Telemedicine services are preferred over hospital attendance when caring COVID-19 patients. Disruptions associated with COVID-19 also changed the culture of visiting doctors for the non-urgent care of other diseases. Another reason for the increased usage of telemedicine may be the severity of the peak of the outbreak during which time the number of COVID-19 cases was greater and more severe than during the initial outbreak [13]. Similar to the usage of telemedicine for contraceptive implantation follow-up, telemedicine services accounted for 60% of postpartum visits during the peak of COVID-19 and dropped to 48% throughout the ongoing period [20]. As well as, the study on telehealth for headache care showed a 52% decline in in-person visits, while video visits significantly increased by 2.05 times and telephone visits increased by 15.2 times, compared to the period before the pandemic [21]. Studies conducted in the United States have reported telemedicine uptake rates for reproductive health services, including long-acting reversible contraception (LARC), contraceptive counseling, and STI-related issues, to be approximately 40–60% of overall visits during the COVID-19 pandemic. and were not associated with the peak of the pandemic [22, 23]. These trends in telemedicine usage across different healthcare domains imply that the severity of COVID-19 may have played a role in driving the acceptability and utilization of telemedicine. In a retrospective study examining the implementation of telemedicine as a new approach to postpartum care in Thailand during the COVID-19 pandemic, revealed that postpartum contact increased from 48.0 to 64.6% following the introduction of telemedicine [24]. As well as the study comparing telemedicine-delivered diabetes self-management education with in-person sessions in Thailand, participants in the telehealth group reported high satisfaction levels similar to those in the in-person visit group [25]. This suggests that Thais have accepted telemedicine as an alternative for follow-up care. A previous study regarding the use of telemedicine for contraceptive counseling in early phase of COVID-19 revealed that clients were highly satisfied with online services [26]. In fact, more than 70% of participants suggested that telemedicine services should be maintained after the COVID-19 pandemic. Patients generally hold a positive perception of telehealth based on various advantages it offers, such as saving time by reducing travel and waiting times, improving accessibility to healthcare services, providing greater convenience, and being cost-effective [27]. We believe that the reduced risk of COVID-19 exposure is also the reason for the increased the acceptability of telemedicine. As clients become more familiar with using telemedicine and experience its benefits, there is a potential to develop and expand the services to better meet their needs. This can contribute to the sustained utilization of telemedicine beyond the pandemic period.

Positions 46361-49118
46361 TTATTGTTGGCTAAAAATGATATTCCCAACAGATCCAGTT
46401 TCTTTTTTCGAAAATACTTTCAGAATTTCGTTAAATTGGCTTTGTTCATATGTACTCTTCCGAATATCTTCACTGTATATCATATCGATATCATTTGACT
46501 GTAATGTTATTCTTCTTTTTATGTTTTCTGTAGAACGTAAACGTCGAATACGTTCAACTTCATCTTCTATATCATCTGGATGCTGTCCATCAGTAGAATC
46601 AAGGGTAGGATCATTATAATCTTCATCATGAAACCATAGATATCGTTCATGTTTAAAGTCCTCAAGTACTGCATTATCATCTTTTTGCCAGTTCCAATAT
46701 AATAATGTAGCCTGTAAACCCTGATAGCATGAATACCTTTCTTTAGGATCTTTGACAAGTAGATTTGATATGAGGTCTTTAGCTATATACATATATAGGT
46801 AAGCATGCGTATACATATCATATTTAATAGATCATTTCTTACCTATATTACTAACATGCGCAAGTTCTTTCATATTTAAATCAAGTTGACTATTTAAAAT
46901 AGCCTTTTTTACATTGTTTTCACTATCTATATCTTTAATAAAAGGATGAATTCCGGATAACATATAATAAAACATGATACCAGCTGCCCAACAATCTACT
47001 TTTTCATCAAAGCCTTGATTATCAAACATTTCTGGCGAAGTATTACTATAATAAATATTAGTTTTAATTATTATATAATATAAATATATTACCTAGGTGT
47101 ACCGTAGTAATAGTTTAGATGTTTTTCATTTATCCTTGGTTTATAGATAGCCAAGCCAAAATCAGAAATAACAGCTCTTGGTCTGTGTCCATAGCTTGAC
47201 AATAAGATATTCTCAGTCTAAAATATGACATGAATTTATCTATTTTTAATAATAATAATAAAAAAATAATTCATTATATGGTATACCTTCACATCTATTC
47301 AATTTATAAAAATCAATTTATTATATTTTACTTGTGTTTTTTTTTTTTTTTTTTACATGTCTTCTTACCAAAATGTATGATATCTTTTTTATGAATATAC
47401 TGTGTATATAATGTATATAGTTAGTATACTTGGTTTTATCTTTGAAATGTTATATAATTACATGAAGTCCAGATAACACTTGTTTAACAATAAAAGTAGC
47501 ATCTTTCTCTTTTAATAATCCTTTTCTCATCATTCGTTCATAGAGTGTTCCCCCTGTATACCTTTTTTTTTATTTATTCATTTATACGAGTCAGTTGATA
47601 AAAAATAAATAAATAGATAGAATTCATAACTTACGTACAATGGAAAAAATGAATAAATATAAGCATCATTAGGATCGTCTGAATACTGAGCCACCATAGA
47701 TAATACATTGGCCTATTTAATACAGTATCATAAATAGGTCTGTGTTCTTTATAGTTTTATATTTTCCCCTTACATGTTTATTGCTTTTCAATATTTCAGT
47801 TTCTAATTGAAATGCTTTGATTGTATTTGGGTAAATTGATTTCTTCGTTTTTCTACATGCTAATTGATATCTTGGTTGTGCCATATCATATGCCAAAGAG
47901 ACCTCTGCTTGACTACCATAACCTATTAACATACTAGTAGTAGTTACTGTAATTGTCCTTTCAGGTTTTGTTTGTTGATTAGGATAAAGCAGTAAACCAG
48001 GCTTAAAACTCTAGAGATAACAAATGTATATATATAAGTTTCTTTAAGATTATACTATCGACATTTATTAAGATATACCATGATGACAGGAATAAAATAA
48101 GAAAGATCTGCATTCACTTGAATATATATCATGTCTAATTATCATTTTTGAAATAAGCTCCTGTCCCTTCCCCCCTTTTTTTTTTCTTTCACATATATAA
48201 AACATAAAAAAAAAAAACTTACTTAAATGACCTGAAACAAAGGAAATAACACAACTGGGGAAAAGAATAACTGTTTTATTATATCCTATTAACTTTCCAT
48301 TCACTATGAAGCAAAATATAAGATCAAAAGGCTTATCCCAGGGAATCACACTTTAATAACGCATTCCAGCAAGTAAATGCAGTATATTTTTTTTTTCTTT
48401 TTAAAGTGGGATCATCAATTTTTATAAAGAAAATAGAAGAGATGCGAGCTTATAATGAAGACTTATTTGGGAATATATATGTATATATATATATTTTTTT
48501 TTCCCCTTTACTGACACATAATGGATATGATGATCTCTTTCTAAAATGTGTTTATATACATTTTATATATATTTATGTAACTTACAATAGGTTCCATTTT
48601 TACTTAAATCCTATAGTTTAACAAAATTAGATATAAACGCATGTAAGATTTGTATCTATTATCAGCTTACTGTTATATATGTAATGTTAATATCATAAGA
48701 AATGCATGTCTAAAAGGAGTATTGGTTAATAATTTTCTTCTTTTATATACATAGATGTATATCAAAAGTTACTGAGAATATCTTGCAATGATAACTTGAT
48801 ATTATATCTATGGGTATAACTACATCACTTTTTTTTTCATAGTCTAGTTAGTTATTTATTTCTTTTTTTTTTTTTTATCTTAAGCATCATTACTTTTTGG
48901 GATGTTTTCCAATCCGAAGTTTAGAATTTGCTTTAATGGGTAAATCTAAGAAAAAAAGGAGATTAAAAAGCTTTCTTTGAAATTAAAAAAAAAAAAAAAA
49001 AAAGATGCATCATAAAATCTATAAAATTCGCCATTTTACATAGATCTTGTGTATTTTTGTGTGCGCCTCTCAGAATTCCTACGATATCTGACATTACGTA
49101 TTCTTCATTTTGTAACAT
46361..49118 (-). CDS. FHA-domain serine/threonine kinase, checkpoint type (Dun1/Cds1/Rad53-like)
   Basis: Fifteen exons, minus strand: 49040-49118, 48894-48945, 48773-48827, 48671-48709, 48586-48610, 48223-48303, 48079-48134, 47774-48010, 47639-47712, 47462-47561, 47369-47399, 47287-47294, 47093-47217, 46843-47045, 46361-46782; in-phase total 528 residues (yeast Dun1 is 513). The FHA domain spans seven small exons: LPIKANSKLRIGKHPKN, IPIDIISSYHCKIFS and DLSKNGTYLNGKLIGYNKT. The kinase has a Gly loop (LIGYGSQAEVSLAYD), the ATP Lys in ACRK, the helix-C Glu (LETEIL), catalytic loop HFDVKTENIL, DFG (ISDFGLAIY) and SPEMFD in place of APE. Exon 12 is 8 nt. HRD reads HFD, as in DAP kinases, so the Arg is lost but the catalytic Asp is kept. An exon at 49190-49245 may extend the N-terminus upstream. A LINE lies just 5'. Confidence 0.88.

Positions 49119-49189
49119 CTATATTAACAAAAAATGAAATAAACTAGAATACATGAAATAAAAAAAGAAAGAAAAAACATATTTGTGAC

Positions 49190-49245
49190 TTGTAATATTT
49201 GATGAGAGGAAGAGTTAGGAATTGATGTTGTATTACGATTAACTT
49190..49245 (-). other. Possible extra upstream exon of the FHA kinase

Our study revealed that payment method may be associated with the use of telemedicine. Clients who received contraceptive implant services who received governmental benefits had higher telemedicine usage rates than those who self-paid. We hypothesized that clients who paid out of their pocket may have had a greater concern or need for visiting their doctors. However, data on contraceptive implant insertion were collected from regular office hours and extended hour clinics. Notably, basic characteristics of clients of the two types of clinics differ. Government benefits for contraceptive implant services are usable only at clinics that operate during normal office hours. In contrast, extended-hours clinics are privately operated and require self-payment. Patients of extended-hours clinics tended to prefer in-person versus online follow-up visits. Our hypothesis suggests that one potential reason for the increased acceptability of telemedicine services instead of in-person visits is the convenience it offers. The convenience of scheduling appointments at extended-hour clinics, without the need to take time off from work, may lead clients to prefer in-person visits. Conversely, for follow-up visits during regular office hours, the requirement to leave their jobs could influence their preference for telemedicine. No reimbursement method differences were observed between clients who participated in telehealth and those who did not, which may be explained by the fact that clients must pay around $70 for contraceptive implants if they are deemed ineligible for government benefits. Differences between reimbursement methods include service fees of approximately $3, which are omitted for individuals with universal coverage, KCMH, and government officers’ reimbursement policies. Indeed, the impact of reimbursement methods is relatively minimal when compared to the distinction between self-payment and government benefits. In our clinic, telemedicine is provided free of charge. Characteristics of clients may differ if there are cost differences associated with health insurance coverage and reimbursement for telemedicine and in-person follow-up services. This difference can function as a barrier to the adoption of telemedicine [28].